Fostering Mathematical Discourse

4.0 Content Knowledge – The teacher uses content area knowledge, learning standards, appropriate pedagogy and resources to design and deliver curricula and instruction to impact student learning.

EDMA6432 Elementary Math Methods, and applying the knowledge I gained through this course in my internship, reinforced the importance of program standard 4.  This standard describes how teachers can draw from a variety of resources in order to design effective instruction that will positively impact student learning.  One of the most valuable pieces of information I learned was the importance of fostering mathematical discourse.  According to Ernst and Ryan (2014), “when students share their mathematical ideas and representations with peers and make sense of the ideas and representations of others, they make more mathematical connections and deepen their understanding.”  This can be done by asking open-ended questions, recording students’ strategies, and responding to each other’s thinking (Ernst & Ryan, 2014).

In an effort to increase the productive math discourse in my classroom, I posted some sentence frames around the classroom to help guide students toward effective math conversations.  The sentence frames include, “I agree/disagree with _______ because…” and “How did you solve the problem?”  This has translated from their conversations into their daily math work in the form of clearly showing their thinking.  I have explained to my students the importance of showing what they know in all of their

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Student sample from a performance task.

math work because it allows me to understand their thought process.  During a performance task, one student did an excellent job of modeling his thinking by using the arrow way.  Despite answering the question incorrectly, his ability to clearly show his method for solving the problem allowed me to better understand where there was a disconnect.  Once the performance task was completed, I asked him how he figured out the problem and he realized his mistake.  Effective mathematical discourse can often allow for students to recognize their own mistakes and gives them an opportunity to deepen their learning.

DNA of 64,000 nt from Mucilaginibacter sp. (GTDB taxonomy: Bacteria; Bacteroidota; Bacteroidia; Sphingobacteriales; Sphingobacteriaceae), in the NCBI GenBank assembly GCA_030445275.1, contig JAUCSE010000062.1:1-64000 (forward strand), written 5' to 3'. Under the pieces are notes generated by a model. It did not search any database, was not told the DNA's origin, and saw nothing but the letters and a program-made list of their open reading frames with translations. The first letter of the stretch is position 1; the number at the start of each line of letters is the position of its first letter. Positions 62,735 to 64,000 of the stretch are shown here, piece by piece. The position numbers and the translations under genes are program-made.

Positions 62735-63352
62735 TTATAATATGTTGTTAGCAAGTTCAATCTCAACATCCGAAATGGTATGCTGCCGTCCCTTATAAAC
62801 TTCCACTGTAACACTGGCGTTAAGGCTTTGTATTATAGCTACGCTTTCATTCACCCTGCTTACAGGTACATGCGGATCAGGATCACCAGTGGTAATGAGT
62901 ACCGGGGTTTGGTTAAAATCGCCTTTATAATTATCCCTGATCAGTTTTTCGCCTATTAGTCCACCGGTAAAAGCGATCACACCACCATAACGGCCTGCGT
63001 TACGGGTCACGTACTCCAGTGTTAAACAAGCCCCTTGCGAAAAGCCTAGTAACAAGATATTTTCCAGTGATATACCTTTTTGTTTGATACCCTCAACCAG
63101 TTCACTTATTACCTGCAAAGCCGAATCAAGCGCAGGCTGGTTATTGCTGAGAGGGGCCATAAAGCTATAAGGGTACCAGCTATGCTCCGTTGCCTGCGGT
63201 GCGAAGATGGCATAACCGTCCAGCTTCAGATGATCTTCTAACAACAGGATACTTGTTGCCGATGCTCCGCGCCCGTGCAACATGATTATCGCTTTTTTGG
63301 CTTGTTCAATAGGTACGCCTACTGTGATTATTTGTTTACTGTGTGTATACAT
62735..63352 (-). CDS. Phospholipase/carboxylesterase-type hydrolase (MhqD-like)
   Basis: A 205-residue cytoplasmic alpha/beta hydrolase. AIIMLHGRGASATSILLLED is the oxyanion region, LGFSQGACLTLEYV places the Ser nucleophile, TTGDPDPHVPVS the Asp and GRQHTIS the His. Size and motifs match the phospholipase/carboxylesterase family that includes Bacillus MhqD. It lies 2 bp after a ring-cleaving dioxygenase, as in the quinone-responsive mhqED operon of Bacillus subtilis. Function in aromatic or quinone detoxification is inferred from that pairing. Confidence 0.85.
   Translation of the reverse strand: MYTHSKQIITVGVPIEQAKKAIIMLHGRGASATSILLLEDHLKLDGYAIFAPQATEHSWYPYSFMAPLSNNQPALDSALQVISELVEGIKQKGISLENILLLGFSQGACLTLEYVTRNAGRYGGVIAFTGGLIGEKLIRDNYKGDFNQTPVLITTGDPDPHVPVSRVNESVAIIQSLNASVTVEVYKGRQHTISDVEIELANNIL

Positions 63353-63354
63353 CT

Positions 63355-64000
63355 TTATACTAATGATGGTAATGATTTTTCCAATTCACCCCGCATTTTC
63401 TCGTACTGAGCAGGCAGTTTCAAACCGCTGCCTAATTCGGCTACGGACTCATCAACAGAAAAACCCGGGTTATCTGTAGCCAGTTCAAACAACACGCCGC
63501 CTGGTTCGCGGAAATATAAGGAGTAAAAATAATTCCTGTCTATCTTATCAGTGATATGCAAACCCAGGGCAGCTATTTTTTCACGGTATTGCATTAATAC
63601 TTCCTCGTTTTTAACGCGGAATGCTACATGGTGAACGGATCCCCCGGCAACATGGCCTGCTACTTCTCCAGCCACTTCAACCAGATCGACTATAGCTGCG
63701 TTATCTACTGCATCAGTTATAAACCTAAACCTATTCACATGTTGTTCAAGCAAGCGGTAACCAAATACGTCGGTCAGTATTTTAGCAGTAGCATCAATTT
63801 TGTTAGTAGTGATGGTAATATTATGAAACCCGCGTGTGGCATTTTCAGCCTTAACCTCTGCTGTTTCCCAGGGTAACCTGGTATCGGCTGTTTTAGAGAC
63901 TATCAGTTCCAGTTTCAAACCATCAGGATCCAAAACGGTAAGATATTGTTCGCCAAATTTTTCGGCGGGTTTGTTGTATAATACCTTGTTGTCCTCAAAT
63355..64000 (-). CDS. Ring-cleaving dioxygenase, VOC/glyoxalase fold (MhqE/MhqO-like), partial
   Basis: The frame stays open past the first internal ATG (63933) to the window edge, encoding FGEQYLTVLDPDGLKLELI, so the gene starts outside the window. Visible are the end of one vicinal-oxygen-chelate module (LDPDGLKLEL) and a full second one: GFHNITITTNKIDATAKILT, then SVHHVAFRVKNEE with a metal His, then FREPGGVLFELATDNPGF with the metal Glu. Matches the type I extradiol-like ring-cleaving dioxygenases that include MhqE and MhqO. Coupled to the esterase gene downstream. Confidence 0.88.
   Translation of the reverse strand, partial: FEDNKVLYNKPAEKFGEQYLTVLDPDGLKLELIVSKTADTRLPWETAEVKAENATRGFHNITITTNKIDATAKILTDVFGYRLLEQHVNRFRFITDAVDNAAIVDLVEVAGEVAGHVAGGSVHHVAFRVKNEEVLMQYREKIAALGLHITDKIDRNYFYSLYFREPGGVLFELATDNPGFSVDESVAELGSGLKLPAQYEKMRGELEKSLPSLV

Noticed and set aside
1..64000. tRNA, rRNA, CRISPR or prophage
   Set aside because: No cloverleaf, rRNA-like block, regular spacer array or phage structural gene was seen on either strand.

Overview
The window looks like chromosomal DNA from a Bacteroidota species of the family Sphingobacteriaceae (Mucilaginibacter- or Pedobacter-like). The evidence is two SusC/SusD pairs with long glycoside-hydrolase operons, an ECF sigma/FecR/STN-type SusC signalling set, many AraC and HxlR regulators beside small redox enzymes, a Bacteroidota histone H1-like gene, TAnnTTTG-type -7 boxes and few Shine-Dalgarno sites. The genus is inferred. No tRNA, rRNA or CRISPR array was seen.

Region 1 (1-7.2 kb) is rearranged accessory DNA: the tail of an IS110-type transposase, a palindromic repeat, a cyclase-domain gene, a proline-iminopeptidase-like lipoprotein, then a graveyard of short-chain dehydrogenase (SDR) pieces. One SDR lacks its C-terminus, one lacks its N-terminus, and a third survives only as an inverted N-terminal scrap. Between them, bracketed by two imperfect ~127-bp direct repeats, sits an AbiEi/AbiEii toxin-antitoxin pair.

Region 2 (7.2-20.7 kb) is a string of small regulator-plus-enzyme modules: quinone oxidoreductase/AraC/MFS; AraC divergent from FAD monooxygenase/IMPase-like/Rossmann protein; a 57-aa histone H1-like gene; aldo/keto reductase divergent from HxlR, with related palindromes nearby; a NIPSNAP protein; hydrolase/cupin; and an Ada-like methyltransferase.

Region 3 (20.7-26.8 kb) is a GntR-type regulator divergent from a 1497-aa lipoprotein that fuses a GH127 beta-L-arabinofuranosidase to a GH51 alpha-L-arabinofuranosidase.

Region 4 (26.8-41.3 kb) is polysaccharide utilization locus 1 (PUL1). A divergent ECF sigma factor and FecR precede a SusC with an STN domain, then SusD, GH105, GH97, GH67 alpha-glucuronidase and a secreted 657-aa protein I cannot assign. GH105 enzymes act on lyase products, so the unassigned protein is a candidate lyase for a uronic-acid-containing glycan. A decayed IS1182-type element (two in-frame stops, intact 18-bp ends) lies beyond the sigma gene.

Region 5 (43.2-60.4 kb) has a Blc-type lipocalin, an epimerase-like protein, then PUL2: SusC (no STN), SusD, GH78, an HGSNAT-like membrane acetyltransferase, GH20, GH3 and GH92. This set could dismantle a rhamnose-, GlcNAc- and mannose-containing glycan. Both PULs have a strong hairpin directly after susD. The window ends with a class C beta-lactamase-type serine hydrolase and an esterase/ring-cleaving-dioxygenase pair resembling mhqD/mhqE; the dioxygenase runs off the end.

The importance of fostering positive math talk in the classroom has enormous effects on student learning and understanding.  Through effective math talk, students become more confident mathematicians, make more mathematical connections, and deepen their understanding of math.  By taking the time to teach students appropriate ways to communicate with each other, and by asking high quality questions, the classroom will be a safer place for students to learn, take risks, and become proficient mathematicians.

References:

Ernst, K., & Ryan, S. (2014).  Success from the start: Your first years teaching elementary mathematics. The National Council of Teachers of Mathematics.

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